Become a Member

Get access to more than 30 brands, premium video, exclusive content, events, mapping, and more.

Already have an account? Sign In

Become a Member

Get access to more than 30 brands, premium video, exclusive content, events, mapping, and more.

Already have an account? Sign In


Salty Triathlete: It’s Called Progress

There can be a few pain points on the road to innovation.

Lock Icon

Unlock this article and more benefits with 25% off.

Already have an Outside Account? Sign in

Outside+ Logo

25% Off Outside+.
$4.99/month $3.75/month*

Get the one subscription to fuel all your adventures.

  • Map your next adventure with our premium GPS apps: Gaia GPS Premium and Trailforks Pro.
  • Read unlimited digital content from 15+ brands, including Outside Magazine, Triathlete, Ski, Trail Runner, and VeloNews.
  • Watch 600+ hours of endurance challenges, cycling and skiing action, and travel documentaries.
  • Learn from the pros with expert-led online courses.
Join Outside+

*Outside memberships are billed annually. You may cancel your membership at anytime, but no refunds will be issued for payments already made. Upon cancellation, you will have access to your membership through the end of your paid year. More Details

This year, I got two fancy new bikes—a road bike and a TT bike. And because they are fancy and new, and because of all the exciting innovative innovation in cycling the last few years, nothing on the two new bikes is compatible with anything on any of my old bikes. It’s called progress, people.

But that’s OK (I tell myself). It just means I’ve got to buy even more new stuff, and who doesn’t want an expensive new purchase to necessitate more expensive new purchases? Really, disc brakes and thru-axles are just a chance to also upgrade your wheels, trainers, trainer adapters, and tires.

Because also, these new bikes—since they are fancy and new, and we are very on trend here—came with tubeless tires. Tubeless tires are an amazing invention where if you ever actually succeed in getting them on with the sealant inside the tire (instead of all over you), you possibly won’t have to deal with a flat for years. And if you do completely flat a tubeless tire, then you’ll have the joy of meeting new people when you are forced to hitchhike home. I had no strong opinions about tubeless tires before, but the bike shop mechanic started to cry when I asked him to put a new one on, and I always trust the professionals.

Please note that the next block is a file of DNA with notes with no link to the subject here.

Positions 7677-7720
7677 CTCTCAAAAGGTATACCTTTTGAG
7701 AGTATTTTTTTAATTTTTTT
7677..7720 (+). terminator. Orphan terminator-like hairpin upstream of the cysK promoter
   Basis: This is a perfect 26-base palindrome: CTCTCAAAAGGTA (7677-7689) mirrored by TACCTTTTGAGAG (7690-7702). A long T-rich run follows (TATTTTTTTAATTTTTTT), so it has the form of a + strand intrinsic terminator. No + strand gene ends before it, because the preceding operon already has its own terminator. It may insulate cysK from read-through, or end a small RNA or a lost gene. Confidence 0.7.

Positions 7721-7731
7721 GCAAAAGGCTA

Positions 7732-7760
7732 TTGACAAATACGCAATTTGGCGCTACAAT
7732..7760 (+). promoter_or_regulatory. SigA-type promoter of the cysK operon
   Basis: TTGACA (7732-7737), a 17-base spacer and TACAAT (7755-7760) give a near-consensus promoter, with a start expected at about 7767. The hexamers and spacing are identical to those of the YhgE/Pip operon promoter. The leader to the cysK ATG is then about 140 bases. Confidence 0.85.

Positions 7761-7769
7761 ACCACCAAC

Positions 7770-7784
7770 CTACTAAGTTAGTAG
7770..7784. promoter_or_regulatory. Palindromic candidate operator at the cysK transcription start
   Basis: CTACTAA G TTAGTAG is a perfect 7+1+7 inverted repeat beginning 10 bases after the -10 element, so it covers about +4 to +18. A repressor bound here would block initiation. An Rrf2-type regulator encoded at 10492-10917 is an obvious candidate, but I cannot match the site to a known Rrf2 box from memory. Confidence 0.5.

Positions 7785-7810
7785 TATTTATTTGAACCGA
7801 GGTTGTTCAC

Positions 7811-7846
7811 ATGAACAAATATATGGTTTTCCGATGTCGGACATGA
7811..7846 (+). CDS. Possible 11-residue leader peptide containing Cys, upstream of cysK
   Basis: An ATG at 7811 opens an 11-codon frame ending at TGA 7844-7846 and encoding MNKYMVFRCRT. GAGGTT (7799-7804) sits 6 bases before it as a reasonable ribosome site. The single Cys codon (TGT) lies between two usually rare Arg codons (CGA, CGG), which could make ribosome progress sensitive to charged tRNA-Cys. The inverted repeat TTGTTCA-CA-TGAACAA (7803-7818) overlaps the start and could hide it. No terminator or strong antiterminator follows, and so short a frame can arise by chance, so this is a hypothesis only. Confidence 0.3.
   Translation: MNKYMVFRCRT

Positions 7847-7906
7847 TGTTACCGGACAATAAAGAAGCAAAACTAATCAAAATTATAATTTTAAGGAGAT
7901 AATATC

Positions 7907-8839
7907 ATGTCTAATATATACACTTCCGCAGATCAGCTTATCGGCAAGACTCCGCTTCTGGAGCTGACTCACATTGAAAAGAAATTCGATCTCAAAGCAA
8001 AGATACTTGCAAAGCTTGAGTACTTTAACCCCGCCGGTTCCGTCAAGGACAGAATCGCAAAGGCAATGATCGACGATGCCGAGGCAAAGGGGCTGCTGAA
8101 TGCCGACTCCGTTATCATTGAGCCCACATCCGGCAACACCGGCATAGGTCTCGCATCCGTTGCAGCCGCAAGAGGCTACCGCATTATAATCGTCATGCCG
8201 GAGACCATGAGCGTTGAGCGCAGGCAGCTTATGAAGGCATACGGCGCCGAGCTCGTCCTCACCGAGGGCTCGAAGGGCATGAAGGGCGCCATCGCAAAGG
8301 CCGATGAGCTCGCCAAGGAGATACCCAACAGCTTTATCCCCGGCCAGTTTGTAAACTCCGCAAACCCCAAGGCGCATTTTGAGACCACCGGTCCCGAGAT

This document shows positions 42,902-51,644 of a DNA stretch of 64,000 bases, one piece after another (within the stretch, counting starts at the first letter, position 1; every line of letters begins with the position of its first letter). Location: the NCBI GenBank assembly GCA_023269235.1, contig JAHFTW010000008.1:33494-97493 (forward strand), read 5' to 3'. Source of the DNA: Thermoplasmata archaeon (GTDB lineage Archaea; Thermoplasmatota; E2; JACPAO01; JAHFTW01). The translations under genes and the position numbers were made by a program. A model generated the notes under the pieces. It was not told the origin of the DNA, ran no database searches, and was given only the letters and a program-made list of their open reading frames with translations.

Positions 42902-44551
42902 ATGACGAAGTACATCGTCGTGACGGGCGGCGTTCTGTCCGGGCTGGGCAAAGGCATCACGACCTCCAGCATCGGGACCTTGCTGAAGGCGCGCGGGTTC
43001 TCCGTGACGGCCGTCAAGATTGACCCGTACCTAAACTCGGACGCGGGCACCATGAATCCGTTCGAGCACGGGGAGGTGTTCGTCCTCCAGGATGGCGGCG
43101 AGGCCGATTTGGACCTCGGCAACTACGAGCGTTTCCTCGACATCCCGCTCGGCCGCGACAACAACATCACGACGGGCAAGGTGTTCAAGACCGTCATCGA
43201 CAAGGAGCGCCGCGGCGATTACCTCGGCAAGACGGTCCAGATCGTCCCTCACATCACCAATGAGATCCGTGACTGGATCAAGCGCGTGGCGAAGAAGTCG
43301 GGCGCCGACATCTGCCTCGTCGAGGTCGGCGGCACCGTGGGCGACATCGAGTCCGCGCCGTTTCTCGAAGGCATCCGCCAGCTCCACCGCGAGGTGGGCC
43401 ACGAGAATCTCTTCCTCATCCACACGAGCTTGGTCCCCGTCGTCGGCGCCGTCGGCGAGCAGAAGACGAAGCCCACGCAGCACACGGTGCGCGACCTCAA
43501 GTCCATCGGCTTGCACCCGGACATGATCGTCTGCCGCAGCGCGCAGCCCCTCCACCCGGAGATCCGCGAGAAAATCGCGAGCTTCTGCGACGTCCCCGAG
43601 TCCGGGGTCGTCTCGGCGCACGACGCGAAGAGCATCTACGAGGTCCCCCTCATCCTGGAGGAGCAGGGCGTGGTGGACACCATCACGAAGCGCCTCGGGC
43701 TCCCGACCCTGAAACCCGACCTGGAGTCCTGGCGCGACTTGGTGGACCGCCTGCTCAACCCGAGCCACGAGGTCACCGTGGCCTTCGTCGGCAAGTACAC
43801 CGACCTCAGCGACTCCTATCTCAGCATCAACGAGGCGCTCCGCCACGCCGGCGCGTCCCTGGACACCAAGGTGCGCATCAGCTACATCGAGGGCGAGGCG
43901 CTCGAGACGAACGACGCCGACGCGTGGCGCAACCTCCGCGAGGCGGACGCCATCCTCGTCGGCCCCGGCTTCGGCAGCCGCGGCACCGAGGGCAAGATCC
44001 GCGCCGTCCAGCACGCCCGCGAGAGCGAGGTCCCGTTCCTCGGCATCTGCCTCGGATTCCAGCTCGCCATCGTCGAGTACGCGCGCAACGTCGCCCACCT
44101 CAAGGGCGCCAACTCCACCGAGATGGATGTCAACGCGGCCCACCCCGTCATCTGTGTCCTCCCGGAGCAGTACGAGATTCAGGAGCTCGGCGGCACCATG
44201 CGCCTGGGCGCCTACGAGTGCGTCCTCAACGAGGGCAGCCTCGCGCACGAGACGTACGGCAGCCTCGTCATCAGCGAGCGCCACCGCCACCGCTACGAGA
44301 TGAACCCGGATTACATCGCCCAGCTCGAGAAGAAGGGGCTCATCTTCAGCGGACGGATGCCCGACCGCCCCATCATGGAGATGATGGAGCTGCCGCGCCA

Since I didn’t want to make more grown men cry by having to change out tubeless tires before a race, I figured I’d keep one pair of the fancy new carbon wheels unused and race-ready. Surely, I thought: Two brand new 12-speed, disc brake wheels with the same component groupset can be swapped between bikes?

There is a long story here about why that is not the case. The short story is: progress, innovation!

And then there’s an even longer story about thru-axle adapters for on-wheel versus off-wheel trainers. But you don’t want to hear that story either; I don’t even want to hear that story, and I’m the one who actually got a ruler out to measure the variations in thread count on the different thru axles, after I learned that “thread count” doesn’t apply just to bedsheets.

Now you’ve learned that too. You’re welcome.

I could share more lessons with you from my year of fancy new bike stuff, but I’m very busy admiring my sick new TT bike and thinking about how fast and cool I’m going to look whenever we get back to racing. And isn’t that the most important thing?